First came a period of massive migration back to the homelands. Facing the newly invented discrimination that will be created many felt the need to go back to their own people. While the individual states retained all military assets they couldn't control the individuals who fight. A Texas Marine stationed in California, would not fight for California. A soldier in New York would not fight against their home in Virginia and a sailor in Houston would not fight against their home state of Florida. The warriors returned to their home states and the states had to re-consider that when they measured troop strength of their new nations. Ultimately, they measured troop strength by how much of the population would return home.

(via Stellar)

Civil War blogNov 02 2010

Disunion is a new NY Times blog that will be covering the events of the Civil War in "real-time" as it happened 150 years ago. From one of the first posts about the last ordinary day:

[November 1, 1860] was an ordinary day in America: one of the last such days for a very long time to come.

In dusty San Antonio, Colonel Robert E. Lee of the U.S. Army had just submitted a long report to Washington about recent skirmishes against marauding Comanches and Mexican banditti. In Louisiana, William Tecumseh Sherman was in the midst of a tedious week interviewing teenage applicants to the military academy where he served as superintendent. In Galena, Ill., passers-by might have seen a man in a shabby military greatcoat and slouch hat trudging to work that Thursday morning, as he did every weekday. He was Ulysses Grant, a middle-aged shop clerk in his family's leather-goods store.

Great idea. The Times started publishing in 1851 so their archives should have a ton of stuff related to the war. (via df)

The old hero of GettysburgNov 26 2008

1863 photo of John L. Burns, War of 1812 veteran and sharpshooter in the Battle of Gettysburg.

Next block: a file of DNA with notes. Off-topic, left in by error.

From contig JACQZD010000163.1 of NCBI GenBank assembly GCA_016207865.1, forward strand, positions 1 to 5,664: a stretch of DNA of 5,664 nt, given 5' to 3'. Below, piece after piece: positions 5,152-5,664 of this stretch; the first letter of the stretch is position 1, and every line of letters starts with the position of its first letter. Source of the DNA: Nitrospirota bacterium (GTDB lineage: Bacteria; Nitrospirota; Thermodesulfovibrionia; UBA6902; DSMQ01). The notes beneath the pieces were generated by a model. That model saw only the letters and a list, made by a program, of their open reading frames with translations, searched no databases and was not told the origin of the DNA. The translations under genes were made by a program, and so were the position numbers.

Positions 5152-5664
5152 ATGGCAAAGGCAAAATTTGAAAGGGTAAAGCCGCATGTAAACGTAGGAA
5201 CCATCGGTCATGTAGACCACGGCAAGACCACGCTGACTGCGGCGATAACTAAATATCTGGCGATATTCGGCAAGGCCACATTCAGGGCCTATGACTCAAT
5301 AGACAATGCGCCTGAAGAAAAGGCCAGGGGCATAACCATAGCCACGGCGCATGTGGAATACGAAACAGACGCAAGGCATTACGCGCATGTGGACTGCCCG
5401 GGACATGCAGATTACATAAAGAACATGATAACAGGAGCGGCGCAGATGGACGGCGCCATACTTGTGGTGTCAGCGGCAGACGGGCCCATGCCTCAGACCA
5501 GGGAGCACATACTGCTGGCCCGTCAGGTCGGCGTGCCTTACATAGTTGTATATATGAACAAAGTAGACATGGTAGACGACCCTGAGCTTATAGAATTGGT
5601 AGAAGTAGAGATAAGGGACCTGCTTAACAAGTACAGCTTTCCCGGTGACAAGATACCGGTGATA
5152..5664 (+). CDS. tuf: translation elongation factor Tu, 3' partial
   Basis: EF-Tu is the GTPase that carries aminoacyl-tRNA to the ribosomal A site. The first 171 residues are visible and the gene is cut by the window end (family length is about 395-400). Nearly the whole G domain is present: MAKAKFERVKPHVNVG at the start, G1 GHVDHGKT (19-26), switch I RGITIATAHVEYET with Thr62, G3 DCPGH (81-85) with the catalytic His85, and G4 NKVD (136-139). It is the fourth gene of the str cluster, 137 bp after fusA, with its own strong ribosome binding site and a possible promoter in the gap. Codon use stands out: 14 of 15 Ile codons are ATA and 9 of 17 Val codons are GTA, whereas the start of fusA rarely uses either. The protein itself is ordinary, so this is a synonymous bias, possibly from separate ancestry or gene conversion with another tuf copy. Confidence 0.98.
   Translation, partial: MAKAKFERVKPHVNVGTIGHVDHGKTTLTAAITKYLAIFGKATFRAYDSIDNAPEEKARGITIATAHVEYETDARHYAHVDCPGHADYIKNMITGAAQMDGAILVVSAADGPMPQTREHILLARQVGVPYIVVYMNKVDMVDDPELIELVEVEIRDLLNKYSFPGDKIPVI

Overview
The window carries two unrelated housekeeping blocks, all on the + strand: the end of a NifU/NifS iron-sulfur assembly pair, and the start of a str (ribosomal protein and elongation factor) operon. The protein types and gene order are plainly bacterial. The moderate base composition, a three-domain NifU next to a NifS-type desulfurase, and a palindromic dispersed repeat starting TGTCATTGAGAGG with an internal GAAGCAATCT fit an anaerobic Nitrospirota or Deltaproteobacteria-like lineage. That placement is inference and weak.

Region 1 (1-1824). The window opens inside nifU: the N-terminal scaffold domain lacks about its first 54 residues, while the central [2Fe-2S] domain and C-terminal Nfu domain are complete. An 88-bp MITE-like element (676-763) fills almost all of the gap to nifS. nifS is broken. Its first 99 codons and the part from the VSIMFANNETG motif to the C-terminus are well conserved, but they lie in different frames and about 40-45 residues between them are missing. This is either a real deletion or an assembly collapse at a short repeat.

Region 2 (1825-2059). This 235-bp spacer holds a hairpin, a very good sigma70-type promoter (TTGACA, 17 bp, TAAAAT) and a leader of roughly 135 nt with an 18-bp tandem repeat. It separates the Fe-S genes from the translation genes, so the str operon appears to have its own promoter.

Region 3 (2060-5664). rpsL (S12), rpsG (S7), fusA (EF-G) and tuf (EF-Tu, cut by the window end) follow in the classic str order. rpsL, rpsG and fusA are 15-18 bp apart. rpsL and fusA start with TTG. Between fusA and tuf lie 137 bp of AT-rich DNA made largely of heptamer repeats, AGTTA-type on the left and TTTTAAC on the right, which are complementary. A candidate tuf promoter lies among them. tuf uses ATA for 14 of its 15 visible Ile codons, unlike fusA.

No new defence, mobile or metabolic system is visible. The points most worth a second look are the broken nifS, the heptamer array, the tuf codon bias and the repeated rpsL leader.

Old Hero Of Gettysburg

Burns, born ca. 1793, was a 70-year-old veteran of the War of 1812 when he was wounded in the Battle of Gettysburg, having volunteered his services as a sharpshooter to the Federal Army. He died of pneumonia in 1872.

And from the comments:

Mr Burns' flintlock is at half-cock with the frizzen down, ready to ready to fire.

Has Abe Lincoln been discovered in theNov 19 2007

Has Abe Lincoln been discovered in the background of a pair of photographs taken right before the Gettysburg Address?

The new photos are enlarged details from much wider crowd shots; they were discovered by a Civil War hobbyist earlier this year in the vast trove of Library of Congress photographs digitized since 2000, and provided to USA Today. They show a figure believed to be Lincoln, white-gloved and in his trademark stovepipe hat, in a military procession.

The funny thing is, if you look at a similar photograph of Lincoln taken shortly after his speech, there are at least three men seated around him who are wearing stovepipe hats. The photographic evidence alone is not compelling. "Paging Errol Morris. Would Errol Morris please come to the information desk. Thank you."

Timelapse video of a map showing CivilMay 22 2007

Timelapse video of a map showing Civil War battles and movements...four years of war in four minutes. The video was produced by Harvest Moon Studio for the Abraham Lincoln Presidential Library and Museum.

A wonderful collection of 19th century shippingMar 13 2007

A wonderful collection of 19th century shipping posters on Flickr. (via quipsologies)

Update: That Flickr user also has several other interesting sets of images to look at, including book covers, typography of The Electric Company, Soviet children's books, and Civil War posters.

Over 1,000 photos and carte de visites ofFeb 28 2007

Over 1,000 photos and carte de visites of the Civil War. (What's a carte de visite?)

Tags related to Civil War:
war Abraham Lincoln photography maps